Downtown Chiropractic Newsletter
Chiropractic and Children: Shown to be Safe
A recent article recently published in the January 1, 2007 issue of the
journal Pediatrics (a journal of the American Academy of Pediatrics) addressed the
issue of pediatric safety as they pertain to spinal manipulative therapy. The
study by Vohra et. al. entitled, "Adverse Event Associated with Pediatric
Spinal Manipulation" has incited questions and undue concern from the general
public from news headlines that have misinterpreted this article. Our Research
Director, Dr Joel Alcantara, has critically appraised the study by Vohra et. al.
and the immediately retrievable supporting articles. His findings thus far are
very revealing about the true nature of this publication, which he will
address in a Letter to the Editor to the journal Pediatrics and in articles to be
published within our own profession. We will keep you updated.
As the largest pediatric chiropractic organization in the world, the ICPA is
making these comments immediately to the profession (particularly to
practicing chiropractors) to assure them that the chiropractic care of children is
safe. The ICPA is making these comments:
"In a review of the scientific literature spanning a period of 104 years,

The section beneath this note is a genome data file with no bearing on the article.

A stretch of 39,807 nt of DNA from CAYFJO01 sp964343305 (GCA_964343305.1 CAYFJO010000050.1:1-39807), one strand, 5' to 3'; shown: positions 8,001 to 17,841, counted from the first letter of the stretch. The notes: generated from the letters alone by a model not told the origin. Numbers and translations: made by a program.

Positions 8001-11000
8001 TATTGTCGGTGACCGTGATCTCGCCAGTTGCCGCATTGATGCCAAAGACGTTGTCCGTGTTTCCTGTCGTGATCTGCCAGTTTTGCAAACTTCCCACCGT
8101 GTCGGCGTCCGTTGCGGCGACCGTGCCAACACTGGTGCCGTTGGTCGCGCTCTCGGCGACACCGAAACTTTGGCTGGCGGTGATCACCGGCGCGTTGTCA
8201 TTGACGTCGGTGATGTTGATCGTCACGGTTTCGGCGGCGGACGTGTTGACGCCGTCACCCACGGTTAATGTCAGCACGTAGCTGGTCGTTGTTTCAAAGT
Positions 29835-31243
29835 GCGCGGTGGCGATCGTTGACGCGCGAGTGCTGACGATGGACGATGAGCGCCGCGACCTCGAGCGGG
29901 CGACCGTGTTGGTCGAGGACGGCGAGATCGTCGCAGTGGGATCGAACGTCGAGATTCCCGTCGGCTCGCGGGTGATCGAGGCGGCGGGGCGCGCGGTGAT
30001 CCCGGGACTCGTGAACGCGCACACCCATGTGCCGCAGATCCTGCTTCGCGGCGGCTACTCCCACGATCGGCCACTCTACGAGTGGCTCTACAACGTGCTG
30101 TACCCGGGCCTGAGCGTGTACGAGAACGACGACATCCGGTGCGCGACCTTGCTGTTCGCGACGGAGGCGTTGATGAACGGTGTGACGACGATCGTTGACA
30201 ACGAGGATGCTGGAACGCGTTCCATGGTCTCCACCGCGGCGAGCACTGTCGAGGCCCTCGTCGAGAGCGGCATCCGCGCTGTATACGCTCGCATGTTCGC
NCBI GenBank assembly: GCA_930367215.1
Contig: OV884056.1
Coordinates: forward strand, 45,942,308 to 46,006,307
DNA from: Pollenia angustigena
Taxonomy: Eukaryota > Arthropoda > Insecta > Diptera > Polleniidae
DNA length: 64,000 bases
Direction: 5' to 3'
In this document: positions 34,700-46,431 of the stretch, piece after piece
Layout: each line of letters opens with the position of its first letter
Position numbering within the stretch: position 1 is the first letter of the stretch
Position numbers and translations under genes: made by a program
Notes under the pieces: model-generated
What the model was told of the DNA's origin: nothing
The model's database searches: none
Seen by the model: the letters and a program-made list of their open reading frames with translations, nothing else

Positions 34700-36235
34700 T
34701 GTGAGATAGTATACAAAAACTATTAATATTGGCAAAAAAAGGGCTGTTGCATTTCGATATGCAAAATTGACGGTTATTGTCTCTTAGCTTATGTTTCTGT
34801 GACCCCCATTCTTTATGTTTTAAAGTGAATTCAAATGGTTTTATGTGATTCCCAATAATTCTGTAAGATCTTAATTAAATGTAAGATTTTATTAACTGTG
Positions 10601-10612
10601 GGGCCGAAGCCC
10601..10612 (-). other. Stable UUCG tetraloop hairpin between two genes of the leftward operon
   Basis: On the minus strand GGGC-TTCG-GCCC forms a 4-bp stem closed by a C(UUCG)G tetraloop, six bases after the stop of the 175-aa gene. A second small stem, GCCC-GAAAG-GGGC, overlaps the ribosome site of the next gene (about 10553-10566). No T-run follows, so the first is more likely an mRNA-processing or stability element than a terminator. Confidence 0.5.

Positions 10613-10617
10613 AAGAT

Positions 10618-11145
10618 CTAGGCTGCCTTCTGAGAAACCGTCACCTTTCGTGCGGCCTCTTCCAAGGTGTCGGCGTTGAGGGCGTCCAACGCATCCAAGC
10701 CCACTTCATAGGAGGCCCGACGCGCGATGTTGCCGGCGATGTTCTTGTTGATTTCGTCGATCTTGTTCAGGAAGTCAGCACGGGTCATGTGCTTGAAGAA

Vohra et. al. ultimately could only identify 14 cases involving adverse events
associated with spinal manipulation. Of these, 10 were associated with
chiropractic care. Of the 10 cases, 5 patients experienced only minor adverse events
(i.e., sore and stiff neck, sore back) that were self-limiting, did not require
medical attention and cared for successfully by the treating chiropractor.
Incidentally, 2 of the 5 cases were incorrectly sub-typed by Vohra et. al. Of the
articles documenting the 5 cases associated with severe adverse events (i.e.,
required medical care) from chiropractic care, 4 were immediately
retrievable. What does the data really show?
What becomes apparent after reading these articles are the following. The
patients had a pre-existing condition that are associated with the patient's
adverse events and/or had a history of significant trauma (i.e., gymnastic
somersaults and falling on their head and neck) prior to presenting to the
chiropractor. To make cause and effect inferences (i.e., chiropractic care directly
caused the adverse events) from these case reports are inappropriate. Furthermore,
Vohra et.al's cited cases involving delayed diagnosis and/or inappropriate
provision of chiropractic care was based on testimonials and anecdotal evidence.
Vohra et. al.'s conclusion that "serious events may be associated with
pediatric spinal manipulation" are unsubstantiated by the scientific literature and
reflect a suspicious agenda against chiropractic by those who interpret it
Newsletter and article archive: